An ordinary day for you might happen to be someone else’s worst day of their life. You never know what people are dealing with on any given day. Continue reading “The Most Important Pancakes in the World” »

Are you trying to be replaced by a machine?

481_4383538The other day at Walmart my wife arrived at the checkout and the cashier didn’t say a single word. There was no greeting, no acknowledgement, nothing – he just silently started bagging her groceries and ringing up the total. He didn’t say a word until she prompted him to do so, after she had paid. This was a really unusual thing – usually when you go to Walmart or a grocery store or any retail location, you can expect to at least have the cashier say “Hi” to you.

Now, I don’t mean to be overly critical of this cashier. Maybe he was having a bad day. Maybe he was a non-native English speaker and didn’t feel confident to make a lot of conversation. Maybe he was tired from being on his feet for a full 8-hour shift. I know that working in retail can be a tough job, and not everyone feels outgoing and energized at every moment of the day.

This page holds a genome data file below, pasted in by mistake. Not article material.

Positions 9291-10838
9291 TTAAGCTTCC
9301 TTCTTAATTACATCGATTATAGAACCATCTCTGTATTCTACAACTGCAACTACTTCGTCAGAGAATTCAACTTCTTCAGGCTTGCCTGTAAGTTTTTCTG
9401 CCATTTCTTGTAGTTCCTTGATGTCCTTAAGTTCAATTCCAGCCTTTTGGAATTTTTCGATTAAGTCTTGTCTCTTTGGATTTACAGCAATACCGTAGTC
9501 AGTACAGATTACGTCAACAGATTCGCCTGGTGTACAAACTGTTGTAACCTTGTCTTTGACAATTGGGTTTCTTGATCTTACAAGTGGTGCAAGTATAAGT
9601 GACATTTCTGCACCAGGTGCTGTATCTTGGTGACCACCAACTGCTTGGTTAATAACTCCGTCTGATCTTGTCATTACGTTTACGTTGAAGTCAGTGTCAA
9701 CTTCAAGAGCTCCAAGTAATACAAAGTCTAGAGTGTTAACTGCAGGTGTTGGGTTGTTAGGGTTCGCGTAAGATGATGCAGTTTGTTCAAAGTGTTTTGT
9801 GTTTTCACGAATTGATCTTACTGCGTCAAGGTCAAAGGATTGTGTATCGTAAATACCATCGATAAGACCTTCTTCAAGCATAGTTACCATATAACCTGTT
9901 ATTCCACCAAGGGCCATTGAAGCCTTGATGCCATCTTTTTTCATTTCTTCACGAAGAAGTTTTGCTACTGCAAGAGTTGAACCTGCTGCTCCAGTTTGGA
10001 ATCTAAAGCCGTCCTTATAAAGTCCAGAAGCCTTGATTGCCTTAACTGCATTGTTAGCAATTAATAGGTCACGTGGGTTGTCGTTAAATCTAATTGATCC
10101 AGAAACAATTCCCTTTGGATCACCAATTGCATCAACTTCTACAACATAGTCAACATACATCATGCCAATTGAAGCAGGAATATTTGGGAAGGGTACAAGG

But when my wife told me this story, my first thought was: “Is this guy trying to get replaced by a machine?” After all, most Walmarts already have “self-checkouts” where shoppers can bag their own groceries. If a checkout person isn’t even going to say “hello,” why not replace them all with machines?

Here’s the point: none of us can afford to rest easy. No job (or business) is totally safe from the forces of automation, digitization, and globalization. If you don’t like your job (and it shows), if you don’t add value to your company’s customer interactions by creating real human connections with customers, chances are you’re going to be replaced by a machine and/or a lower-paid worker overseas – sooner rather than later.

Seth Godin talks in his book Linchpin about how each of us needs to become “indispensable” at our jobs – or, for those of us who are running small businesses, we need to become indispensable to our customers. The way to make sure your business succeeds in a competitive global economy where someone else is constantly trying to undercut your prices is to add so much value that you cannot be replaced. Continue reading “Are you trying to be replaced by a machine?” »